Review: Rage

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Short version: Probably the best-looking game I’ve ever played, despite a general lack of imagination. The gameplay itself, though, is (without exaggeration) probably less sophisticated than Doom.

Graphics

Note: open these screenshot links in new tabs to see the full resolution – it’s worth it.

One can’t always begin a review with the graphics, but with Rage the discussion must begin, and in a way end, with them. id’s John Carmack and his team have put together an absolutely astounding world and engine. What it lacks in originality (every visual aspect is either cliche or an FPS standby) it makes up in fidelity and attention to detail. The organic look of the environments, whether frontier town, abandoned refinery, military base, repurposed cave, or ruined city, is unequaled in games as of this review. The only games that come close are Crysis 2 and Battlefield 3, though neither of those has the on-rails gameplay that allows every vista and every hallway to be lavishly decorated, deconstructed, and otherwise visually enhanced.

It really is a feast for the eyes, and small details are everywhere. It’s clear, especially from the paucity of the gameplay, that the focus of this team was on the creation of fully-realized environments, however restrictive and unoriginal they may be. It’s occasionally breathtaking, and rarely anything less than competent.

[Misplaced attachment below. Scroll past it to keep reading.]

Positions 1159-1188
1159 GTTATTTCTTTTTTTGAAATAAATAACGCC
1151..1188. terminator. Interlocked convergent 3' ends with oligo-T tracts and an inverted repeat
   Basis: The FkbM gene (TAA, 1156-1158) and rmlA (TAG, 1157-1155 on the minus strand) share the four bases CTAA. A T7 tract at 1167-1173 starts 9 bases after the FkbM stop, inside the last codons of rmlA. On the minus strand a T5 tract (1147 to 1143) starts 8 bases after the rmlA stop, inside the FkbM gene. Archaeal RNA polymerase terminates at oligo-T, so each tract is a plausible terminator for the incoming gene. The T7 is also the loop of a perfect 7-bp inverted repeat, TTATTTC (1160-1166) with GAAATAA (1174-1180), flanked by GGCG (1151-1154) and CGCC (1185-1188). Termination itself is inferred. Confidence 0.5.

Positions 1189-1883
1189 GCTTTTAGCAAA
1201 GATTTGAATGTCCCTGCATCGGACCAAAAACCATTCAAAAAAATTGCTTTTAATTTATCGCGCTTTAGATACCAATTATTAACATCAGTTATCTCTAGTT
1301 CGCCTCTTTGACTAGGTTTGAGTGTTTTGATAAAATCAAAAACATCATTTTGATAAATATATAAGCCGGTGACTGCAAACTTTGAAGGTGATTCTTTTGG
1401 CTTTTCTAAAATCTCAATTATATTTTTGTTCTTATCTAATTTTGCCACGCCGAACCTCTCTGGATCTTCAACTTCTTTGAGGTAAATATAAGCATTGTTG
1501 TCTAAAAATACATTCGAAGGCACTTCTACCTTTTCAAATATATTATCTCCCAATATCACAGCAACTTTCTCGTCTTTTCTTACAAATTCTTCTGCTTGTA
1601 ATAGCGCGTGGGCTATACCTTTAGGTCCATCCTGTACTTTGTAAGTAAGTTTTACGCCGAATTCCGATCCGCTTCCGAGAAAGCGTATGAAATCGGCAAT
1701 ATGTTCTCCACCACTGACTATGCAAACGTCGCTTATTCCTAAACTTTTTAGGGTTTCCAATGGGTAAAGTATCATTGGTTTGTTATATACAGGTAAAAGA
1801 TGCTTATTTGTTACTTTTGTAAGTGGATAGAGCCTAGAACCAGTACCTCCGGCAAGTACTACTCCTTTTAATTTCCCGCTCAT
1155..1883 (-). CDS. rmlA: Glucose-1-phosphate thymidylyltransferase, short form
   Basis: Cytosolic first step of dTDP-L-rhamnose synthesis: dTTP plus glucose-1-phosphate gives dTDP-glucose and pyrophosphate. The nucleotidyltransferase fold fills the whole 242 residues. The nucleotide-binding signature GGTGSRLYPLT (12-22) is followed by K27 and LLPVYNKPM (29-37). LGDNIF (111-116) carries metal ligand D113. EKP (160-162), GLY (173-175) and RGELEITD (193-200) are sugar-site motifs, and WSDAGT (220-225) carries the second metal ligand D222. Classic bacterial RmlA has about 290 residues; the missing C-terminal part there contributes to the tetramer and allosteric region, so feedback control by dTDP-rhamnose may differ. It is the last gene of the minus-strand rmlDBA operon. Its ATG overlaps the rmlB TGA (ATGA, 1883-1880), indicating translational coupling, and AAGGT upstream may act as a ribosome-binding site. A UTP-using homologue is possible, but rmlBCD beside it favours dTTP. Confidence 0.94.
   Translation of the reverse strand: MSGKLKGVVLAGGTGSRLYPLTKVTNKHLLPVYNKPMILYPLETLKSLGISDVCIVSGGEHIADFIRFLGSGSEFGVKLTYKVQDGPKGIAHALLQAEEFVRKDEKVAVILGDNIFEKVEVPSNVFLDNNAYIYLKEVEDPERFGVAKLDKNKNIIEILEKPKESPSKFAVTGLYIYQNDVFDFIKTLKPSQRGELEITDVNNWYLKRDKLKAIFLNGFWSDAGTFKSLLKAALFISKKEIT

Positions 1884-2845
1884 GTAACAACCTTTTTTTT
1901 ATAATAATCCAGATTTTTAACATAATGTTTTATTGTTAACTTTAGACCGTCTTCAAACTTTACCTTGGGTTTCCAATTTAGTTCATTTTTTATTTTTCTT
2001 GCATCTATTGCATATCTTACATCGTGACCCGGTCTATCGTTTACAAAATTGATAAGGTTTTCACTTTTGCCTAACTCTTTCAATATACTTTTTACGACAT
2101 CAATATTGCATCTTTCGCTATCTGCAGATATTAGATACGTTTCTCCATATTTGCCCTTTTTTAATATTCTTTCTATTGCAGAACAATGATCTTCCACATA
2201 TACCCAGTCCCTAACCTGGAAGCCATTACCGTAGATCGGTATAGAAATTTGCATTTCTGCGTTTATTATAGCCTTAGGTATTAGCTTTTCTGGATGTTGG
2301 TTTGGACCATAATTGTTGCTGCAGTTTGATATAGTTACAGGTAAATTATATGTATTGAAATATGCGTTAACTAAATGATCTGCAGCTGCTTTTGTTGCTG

The game ran extremely well on my mid-range rig, and apparently runs at a steady 60 frames per second on both the 360 and PS3. I had some video configuration problems (v-sync refused to turn on) and the texture pop issues were occasionally present, but it was largely a seamless, quick-loading, and visually consistent trip.

So, that’s the good part.

Gameplay

As I said, I believe the gameplay in Doom, and nearly every FPS since, is more sophisticated than that of Rage. There is absolutely no variation at all, from start to finish. The only thing that changes are the guns you have and the amount of damage the enemies can withstand. Every mission is identical: get in your car, travel to a door in the wasteland, go through the one-way dungeon (there are almost zero forks or open areas), collect an item or kill someone, and then usually take a convenient shortcut back to the start. Rinse, buy ammo, and repeat about 40 times.

The last thing I mentioned always bugged me. You will literally take a mile-long path through dozens of buildings and corridors, and then, reaching your objective, find that it was actually only a flight of steps and a door from where you started. I realize not every game aspires to logical level design, but it felt a little ridiculous. Why not have the player come out the other end, steal an enemy car, and drive back to the entrance?

Progressing through these levels is the exact same every time, as well. Technically you can sneak, but the few times when you can actually take out a few guys without making a noise are scripted, with the dudes starting facing the wrong direction, and your killing them setting off the usual flood of baddies. You advance room by room, hallway by hallway, shooting and grenading these people the same way for hours. There’s no way to vary the combat — you can rush in and use the shotgun, sure, or hang back and snipe, but what if you want to drop down on some enemies below you, use your melee, and so on? Nope. It’s a bit ironic that throughout the whole game you can barely find a straight line (so detailed are the environments), except for the path of your character. There are side quests, but they generally just get you cash and follow the same rules.